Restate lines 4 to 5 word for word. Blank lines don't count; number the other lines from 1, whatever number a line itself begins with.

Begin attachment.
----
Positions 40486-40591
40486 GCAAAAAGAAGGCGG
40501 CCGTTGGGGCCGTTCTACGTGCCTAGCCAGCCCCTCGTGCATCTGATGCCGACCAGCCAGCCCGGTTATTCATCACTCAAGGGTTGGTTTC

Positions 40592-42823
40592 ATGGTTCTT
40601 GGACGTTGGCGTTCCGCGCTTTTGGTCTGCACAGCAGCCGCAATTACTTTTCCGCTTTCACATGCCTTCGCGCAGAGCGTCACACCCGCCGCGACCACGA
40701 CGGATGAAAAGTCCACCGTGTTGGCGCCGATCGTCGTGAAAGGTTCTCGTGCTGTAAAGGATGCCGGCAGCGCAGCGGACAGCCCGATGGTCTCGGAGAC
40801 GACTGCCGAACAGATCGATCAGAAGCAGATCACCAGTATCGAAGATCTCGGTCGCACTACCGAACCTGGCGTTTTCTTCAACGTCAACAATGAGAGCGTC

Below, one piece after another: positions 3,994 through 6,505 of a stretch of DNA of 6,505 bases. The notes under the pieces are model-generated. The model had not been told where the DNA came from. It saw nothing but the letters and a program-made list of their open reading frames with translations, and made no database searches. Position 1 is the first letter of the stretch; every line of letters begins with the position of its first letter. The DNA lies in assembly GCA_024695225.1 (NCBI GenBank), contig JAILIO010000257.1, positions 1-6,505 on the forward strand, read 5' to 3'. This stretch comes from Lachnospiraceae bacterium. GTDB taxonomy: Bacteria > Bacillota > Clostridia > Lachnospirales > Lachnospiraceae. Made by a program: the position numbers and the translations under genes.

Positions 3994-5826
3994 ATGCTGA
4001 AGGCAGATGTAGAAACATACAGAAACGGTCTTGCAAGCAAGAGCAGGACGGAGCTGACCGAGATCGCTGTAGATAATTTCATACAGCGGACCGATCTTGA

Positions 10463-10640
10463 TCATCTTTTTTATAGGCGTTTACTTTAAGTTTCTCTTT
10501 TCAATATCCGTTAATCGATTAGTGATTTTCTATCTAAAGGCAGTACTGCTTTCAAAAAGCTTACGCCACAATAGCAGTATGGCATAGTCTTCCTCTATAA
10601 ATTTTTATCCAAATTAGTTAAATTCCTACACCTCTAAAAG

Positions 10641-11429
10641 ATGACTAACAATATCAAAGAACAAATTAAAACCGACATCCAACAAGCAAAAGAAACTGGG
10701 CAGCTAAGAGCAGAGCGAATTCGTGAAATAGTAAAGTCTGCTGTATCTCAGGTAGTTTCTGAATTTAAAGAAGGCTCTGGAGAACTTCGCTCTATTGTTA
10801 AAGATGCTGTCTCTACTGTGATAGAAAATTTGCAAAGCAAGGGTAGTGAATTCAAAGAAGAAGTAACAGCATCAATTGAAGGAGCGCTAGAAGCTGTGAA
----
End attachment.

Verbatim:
Positions 40592-42823
40592 ATGGTTCTT